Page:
In recent years, female professionals are being made even more visible in the seafood media although often still confined to the section “women in seafood” or “woman of the month”. Initiatives that increase the visibility of women showcasing the diversity and the importance of the role that they play in the industry deserve to be underlined, celebrated and replicated in workplaces! And this is happening. For the first time in 2019, gender discussions will feature in worldwide seafood shows (Boston in March 2019, Brussels in May 2019).
In an effort to bring together stakeholders, the Spanish Ministry of Agriculture and Fisheries held a worldwide congress in November 2018 for and about women in fisheries. The highlight of this event –attended by 200 professionals- was the signature by several countries and organisations of a strongly engaged document including 11 detailed recommendations: The Santiago de Compostella declaration for Equal Opportunities in the Fisheries and Aquaculture Sectors. Aiming to install a gender agenda for the seafood stakeholders, this event is intended to be held every year: Morocco, signatory of this Declaration, has announced to host the second worldwide Women in Fisheries congress in 2020.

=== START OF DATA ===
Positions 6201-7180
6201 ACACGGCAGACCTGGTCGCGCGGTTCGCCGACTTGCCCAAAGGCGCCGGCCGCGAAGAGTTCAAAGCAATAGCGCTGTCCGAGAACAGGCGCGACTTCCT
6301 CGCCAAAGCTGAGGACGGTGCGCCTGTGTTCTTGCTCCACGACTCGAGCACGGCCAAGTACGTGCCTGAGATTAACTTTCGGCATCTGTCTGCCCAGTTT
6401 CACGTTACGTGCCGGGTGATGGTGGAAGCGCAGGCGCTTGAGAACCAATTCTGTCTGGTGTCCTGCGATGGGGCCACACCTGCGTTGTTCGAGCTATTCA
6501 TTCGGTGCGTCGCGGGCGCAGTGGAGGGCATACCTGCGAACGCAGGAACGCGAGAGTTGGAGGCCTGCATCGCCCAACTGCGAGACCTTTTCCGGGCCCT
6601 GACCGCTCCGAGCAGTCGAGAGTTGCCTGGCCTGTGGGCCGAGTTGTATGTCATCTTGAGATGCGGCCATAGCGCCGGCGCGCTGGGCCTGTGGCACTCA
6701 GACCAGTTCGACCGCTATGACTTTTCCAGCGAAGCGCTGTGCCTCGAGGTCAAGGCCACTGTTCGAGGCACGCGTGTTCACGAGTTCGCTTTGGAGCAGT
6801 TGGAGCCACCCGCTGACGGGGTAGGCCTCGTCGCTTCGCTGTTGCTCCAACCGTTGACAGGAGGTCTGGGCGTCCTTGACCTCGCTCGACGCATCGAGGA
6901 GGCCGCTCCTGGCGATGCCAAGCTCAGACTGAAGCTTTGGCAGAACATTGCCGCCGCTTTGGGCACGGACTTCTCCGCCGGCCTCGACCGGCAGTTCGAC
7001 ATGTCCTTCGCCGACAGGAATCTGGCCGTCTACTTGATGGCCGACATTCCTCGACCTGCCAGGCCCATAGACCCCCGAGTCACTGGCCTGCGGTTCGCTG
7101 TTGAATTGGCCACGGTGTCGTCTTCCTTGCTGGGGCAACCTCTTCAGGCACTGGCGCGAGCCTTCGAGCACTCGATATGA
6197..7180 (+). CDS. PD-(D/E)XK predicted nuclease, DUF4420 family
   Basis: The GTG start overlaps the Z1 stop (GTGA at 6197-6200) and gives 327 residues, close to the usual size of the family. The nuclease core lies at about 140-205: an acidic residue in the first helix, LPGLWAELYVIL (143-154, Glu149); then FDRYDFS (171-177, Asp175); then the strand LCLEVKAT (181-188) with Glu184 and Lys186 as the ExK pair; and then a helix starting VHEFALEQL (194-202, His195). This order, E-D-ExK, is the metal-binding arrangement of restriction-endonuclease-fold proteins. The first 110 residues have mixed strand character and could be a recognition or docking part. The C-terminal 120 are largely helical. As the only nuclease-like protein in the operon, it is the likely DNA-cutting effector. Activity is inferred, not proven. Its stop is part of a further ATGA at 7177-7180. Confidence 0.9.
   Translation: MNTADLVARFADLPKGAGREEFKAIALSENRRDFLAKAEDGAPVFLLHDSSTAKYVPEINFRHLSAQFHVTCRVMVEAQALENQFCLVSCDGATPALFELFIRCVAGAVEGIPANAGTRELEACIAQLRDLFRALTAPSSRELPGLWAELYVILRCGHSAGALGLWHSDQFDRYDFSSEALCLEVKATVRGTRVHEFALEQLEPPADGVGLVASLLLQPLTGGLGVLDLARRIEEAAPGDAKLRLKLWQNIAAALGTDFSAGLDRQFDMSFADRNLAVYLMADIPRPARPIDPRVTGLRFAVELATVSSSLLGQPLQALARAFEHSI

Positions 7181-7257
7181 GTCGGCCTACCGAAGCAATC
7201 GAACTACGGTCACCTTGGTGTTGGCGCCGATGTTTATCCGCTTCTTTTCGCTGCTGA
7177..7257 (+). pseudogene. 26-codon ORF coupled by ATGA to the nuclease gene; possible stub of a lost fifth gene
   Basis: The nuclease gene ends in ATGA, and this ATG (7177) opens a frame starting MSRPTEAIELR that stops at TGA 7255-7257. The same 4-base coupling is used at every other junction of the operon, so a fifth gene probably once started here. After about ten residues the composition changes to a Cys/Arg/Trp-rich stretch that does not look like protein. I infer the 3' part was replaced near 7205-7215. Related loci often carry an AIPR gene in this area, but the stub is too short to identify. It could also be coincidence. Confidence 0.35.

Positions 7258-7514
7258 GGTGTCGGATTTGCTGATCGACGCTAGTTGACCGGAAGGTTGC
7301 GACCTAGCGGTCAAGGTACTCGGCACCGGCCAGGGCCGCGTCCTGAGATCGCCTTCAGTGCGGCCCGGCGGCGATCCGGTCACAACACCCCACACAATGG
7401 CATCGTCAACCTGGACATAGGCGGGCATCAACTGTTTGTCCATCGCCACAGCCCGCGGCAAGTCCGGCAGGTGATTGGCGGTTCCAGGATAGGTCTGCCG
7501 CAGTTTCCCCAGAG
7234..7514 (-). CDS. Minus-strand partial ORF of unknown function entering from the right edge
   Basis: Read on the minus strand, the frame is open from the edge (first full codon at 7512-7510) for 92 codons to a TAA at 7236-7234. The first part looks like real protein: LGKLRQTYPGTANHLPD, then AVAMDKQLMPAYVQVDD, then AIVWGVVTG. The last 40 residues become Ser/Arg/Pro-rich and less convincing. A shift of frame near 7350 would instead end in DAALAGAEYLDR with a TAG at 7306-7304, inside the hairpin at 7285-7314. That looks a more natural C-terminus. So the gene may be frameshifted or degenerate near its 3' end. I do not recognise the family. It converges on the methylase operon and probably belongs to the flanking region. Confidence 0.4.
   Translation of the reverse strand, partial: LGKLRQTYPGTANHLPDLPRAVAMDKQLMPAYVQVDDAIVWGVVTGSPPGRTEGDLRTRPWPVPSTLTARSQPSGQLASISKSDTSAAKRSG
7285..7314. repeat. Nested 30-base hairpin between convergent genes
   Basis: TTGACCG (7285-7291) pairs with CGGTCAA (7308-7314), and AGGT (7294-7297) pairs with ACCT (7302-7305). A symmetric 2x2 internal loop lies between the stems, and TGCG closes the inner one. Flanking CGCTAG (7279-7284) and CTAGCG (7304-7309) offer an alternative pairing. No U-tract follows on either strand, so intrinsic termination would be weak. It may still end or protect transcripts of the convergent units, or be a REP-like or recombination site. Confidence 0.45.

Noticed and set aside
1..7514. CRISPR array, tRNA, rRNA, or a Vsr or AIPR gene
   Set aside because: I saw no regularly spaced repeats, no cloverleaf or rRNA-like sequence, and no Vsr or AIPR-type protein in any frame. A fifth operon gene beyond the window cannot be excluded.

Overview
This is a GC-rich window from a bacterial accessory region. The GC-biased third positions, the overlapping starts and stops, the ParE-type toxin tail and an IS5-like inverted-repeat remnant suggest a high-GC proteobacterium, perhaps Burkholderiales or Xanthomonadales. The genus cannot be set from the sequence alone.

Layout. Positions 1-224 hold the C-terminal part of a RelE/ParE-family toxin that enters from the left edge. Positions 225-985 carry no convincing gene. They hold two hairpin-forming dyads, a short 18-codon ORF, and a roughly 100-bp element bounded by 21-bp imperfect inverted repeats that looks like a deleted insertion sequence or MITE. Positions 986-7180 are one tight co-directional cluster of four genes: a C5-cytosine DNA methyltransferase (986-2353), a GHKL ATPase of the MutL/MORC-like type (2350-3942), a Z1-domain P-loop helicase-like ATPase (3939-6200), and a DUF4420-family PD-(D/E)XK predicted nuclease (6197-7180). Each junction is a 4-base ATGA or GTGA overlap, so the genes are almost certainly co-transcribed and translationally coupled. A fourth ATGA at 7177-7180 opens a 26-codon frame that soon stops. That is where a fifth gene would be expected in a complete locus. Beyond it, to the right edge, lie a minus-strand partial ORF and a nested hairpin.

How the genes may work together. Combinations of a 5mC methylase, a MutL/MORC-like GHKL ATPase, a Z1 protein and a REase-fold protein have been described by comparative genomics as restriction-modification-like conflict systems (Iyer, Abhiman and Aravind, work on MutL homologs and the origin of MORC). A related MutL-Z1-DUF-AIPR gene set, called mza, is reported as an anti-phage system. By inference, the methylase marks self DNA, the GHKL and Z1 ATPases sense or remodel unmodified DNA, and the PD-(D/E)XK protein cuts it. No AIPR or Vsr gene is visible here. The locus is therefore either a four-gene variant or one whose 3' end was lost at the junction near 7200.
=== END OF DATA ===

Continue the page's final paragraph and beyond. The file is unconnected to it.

Recently, large private companies are claiming their commitment to gender equality by highlighting the existence of their women’s networks. In June 2018 Nueva Pescanova group, Europe’s largest fishing and fish processing company created WIP (Women in Pescanova) to boost the visibility of women, improve working conditions, integration and promotion practices, and support female talent. The Salmon Industry Association of Chile (SalmonChile) has created a working group with the objective of increasing the participation of women in the industry, aiming at gender equity and advancing in the management and identification of gaps. Women in Fisheries is a group of women from Ireland, formed in 2018, to provide a voice and a forum for women from all sectors of their industry.
But are knowledge and talk acted upon?